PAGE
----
I think that by acknowledging that there were things I was disappointed about, I was able to heal very quickly from them. Giving emotions a voice is just so important that when we sweep them under the rug, we find ourselves unable to deal with them. I know that there are many people who have had far worse things to deal with surrounding their births, and can only imagine the healing that has to take place for them. We all have our journeys, and I am grateful for mine being as easy as it has been. I am not comparing my experience to anyone else's....but I think it's important that we all share these hurdles (big or small) as they arise. 

How did you find the birth of your child to be? Did you have small disappointments in hindsight? Was your journey a bit more tumultuous and upsetting in a big way? Share your story (free of judgments) in the comment section below. You never know who you might be helping by sharing your story! 

More Adventures In Babywearing

So, several weeks back I wrote about my experiences with different baby carriers that I had been using. Like a true babywearing mama, I've gone through about three carriers at this point. The older my daughter seems to get, the more places we go and the more lessons I learn. I was schooled, or rather I should say my back was schooled, when I recently went on a walk with my daughter in the Infantino carrier. Holy back ache!

I love going on walks with her, and I have a great stroller, but at this stage of the game, keeping in strapped into anything (like a carseat) has a funny way of pissing her off...go figure! So I thought about going to get another Infantino carrier that was a little more supportive in order to keep up with my growing gal, but then I thought again. I didn't want to keep buying and buying carriers.

I have my sling, which was PERFECT for those early months and still works great for front carrying. But I have to say, I am bigger fan of the legs out front carry. When my husband and I were at a bluegrass festival a couple weeks ago, we ran into a fellow babywearer (with twins!) who were also five months old. She had two Ergo carriers, and was super friendly about answering questions. So I picked her babywearing brain and decided I was going to pull the trigger on the Ergo.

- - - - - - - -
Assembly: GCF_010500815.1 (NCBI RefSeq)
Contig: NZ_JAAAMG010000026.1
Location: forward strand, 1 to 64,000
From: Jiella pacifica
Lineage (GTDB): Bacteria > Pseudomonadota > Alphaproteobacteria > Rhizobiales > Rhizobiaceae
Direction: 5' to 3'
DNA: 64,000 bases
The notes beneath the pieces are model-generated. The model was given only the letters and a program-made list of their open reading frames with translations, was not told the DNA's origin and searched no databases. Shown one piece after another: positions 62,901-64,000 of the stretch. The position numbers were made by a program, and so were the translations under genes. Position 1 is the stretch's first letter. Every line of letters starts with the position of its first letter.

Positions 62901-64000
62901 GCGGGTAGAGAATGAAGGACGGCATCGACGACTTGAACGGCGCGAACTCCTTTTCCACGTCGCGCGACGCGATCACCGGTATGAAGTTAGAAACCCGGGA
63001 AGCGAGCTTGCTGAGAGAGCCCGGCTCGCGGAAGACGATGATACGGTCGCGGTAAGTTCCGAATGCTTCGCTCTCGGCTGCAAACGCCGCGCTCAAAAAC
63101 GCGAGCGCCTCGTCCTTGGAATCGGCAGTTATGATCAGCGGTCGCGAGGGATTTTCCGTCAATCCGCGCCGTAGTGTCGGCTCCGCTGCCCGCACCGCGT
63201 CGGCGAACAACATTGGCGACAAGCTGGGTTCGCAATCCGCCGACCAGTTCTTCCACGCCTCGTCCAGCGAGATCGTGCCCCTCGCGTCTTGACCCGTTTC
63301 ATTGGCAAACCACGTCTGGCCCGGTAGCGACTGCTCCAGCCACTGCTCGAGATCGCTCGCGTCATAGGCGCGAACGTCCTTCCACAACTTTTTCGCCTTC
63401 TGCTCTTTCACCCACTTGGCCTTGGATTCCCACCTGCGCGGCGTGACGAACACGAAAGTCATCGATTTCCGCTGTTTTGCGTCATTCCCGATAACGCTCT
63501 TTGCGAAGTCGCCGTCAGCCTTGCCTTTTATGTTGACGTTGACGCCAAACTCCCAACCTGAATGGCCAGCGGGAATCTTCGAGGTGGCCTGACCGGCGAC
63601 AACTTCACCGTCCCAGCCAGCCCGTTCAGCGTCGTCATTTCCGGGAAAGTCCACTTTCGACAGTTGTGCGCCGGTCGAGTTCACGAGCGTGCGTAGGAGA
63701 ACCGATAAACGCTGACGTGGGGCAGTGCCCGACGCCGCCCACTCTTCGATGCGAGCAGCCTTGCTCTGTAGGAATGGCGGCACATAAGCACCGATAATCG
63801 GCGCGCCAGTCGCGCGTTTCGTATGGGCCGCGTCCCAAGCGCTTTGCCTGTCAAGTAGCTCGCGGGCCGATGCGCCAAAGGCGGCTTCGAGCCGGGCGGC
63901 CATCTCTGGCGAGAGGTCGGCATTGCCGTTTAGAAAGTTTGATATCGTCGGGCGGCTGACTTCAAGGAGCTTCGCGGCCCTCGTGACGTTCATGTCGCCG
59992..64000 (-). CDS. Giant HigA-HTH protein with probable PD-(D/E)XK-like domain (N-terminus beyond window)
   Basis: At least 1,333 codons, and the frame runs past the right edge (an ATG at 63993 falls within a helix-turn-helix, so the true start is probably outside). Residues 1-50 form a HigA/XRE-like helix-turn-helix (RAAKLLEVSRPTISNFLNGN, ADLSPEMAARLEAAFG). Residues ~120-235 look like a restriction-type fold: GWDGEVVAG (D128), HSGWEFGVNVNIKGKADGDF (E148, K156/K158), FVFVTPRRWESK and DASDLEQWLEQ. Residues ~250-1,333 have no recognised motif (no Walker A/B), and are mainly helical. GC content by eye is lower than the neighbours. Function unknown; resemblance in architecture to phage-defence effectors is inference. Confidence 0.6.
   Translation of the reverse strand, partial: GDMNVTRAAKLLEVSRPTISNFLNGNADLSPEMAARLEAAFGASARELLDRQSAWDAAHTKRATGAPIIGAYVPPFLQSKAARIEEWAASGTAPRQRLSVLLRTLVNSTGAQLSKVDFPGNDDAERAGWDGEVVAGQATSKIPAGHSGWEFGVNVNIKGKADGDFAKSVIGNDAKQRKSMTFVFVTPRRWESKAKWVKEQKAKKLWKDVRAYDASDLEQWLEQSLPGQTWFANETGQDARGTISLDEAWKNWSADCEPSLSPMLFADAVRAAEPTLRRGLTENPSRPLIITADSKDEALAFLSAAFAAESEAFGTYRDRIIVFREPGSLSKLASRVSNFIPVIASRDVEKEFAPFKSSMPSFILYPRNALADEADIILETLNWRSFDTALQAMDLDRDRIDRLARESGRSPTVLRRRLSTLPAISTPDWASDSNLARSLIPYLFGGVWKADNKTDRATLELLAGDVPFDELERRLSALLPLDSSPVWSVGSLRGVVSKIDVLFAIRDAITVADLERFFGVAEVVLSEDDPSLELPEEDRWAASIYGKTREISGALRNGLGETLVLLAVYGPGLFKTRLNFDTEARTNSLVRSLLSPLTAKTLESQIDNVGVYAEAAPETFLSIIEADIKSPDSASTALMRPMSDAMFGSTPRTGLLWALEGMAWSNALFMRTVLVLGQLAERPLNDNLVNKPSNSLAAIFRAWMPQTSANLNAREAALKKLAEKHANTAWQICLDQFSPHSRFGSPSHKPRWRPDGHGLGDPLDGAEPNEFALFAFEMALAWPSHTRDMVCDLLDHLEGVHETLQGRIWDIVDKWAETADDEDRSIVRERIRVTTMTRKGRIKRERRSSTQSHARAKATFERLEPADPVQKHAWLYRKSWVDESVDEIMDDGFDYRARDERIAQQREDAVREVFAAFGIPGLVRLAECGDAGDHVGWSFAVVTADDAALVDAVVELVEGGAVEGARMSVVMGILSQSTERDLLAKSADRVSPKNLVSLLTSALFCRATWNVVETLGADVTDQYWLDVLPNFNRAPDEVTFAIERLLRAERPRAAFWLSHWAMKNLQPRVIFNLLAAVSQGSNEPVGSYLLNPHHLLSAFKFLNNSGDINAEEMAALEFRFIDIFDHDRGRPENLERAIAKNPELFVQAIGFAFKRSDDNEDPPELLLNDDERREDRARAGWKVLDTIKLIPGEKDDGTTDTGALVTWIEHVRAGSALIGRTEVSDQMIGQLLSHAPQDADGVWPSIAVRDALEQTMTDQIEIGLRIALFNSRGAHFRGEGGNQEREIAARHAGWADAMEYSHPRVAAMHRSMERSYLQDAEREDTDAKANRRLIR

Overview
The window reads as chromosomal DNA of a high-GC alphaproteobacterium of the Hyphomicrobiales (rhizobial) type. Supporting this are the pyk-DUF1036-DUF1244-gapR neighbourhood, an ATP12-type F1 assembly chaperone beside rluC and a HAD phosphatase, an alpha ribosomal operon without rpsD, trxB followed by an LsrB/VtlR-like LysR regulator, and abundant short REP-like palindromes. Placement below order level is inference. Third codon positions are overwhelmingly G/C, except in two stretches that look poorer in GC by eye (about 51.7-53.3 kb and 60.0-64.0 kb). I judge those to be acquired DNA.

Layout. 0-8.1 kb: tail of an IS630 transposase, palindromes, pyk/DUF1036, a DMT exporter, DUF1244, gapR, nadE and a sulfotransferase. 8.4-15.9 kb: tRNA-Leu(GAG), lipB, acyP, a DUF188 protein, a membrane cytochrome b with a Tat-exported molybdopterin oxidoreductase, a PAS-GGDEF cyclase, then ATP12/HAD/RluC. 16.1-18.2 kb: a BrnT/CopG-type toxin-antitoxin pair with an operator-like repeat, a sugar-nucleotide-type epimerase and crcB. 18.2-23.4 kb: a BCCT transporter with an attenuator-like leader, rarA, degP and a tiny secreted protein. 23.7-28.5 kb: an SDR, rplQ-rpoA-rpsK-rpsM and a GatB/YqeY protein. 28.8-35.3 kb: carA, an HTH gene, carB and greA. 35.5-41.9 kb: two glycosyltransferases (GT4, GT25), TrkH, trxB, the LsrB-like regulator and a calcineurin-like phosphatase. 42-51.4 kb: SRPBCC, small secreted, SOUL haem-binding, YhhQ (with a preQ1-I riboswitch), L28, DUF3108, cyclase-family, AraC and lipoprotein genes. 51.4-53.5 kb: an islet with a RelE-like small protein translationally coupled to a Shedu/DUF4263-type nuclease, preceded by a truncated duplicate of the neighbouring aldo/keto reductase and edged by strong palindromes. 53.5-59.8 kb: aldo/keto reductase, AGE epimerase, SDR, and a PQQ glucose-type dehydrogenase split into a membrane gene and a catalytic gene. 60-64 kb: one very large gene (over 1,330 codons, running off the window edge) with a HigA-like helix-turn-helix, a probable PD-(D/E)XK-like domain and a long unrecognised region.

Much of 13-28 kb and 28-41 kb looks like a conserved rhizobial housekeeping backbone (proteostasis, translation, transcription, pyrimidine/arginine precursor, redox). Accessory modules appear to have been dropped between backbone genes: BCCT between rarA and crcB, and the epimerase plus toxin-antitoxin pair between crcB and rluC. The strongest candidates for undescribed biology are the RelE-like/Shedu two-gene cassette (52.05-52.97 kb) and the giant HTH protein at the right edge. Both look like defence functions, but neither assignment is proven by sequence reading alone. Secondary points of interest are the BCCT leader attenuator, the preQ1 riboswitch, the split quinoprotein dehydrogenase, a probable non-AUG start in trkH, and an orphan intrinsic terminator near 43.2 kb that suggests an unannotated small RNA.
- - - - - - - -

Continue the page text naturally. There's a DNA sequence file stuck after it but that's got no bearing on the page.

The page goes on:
The next day I ordered it. Oh wait, I should also add this: the next day I went and solidified plans for some work I would be doing in the personal cooking arena. Holy heck, I was so excited about this new job I could barely contain myself! Cooking for money? Why yes sir, I'd love to! Then I came home, put my baby in the carrier and as she napped and my back felt a little twinge. I thought about my mother and mother-in-law, who would be watching her while I was at my new job... and then I ordered the Ergo.

And then it came in the mail. I put my daughter in it, and the next thing I knew? She was passsssed out. I thought it was because I had been gone all day. Uh, no. This thing is the comfiest way for her to catch some zzzzzs. She's been napping in the Ergo and just loving life.

I love the secure feel it has and the options for growing with her. The support it gives doesn't hurt my back at all, and it's so easy to adjust that it goes seamlessly from one person to the next. All in all, i have to say it's the best babywearing option I've had so far. For new moms and dads, this is a must! You can get so much done while your little one enjoys the ride! 

Chocolate Banana Muffins

I feel as though I keep harping on the fact that I am dairy free. Dairy free. Dairy free. Blah blah blah. On a more serious note, we need to talk chocolate. I don't know why's happened to me...I never craved chocolate or sweet until I was pregnant. And while MOST of my sugar cravings have subsided, every now and again, it's like a monster disguised as me goes into chocolate panic mode.

Also, since I am breastfeeding, I am hungry a lot. So let's put alllllll these fun little facts into a package and come up with a snack that fits the description. It's these muffins. They are delightful. I keep them dairy free by omitting the chocolate chips. Cocoa powder is my life these days.

I got this recipe on Pinterest. I am happy to report that despite my unwavering devotion to parenthood, I still have time to hang on Pinterest and scout for good recipes. Get this [awesome] recipe by CLICKING HERE . I would also like to let everyone know these translate really well to gluten free recipes! I made them for a client g-free and she was quite pleased.